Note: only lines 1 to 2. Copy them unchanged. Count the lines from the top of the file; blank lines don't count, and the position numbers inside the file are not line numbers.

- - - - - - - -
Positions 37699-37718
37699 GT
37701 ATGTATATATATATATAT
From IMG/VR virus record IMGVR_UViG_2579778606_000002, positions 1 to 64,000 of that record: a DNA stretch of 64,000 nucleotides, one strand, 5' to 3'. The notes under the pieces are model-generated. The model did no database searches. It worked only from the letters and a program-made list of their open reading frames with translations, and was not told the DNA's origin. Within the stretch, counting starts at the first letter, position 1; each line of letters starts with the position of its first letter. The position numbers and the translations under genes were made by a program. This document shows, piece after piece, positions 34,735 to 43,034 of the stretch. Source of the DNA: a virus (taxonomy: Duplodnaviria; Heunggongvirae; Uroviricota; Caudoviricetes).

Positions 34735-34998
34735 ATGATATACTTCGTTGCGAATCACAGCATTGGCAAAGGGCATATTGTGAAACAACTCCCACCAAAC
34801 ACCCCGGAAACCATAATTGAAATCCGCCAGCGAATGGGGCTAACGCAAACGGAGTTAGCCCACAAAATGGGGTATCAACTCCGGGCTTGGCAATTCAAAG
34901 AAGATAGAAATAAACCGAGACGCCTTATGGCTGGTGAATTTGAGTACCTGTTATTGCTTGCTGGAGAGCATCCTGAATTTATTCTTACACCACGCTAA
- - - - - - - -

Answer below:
Positions 37699-37718
37699 GT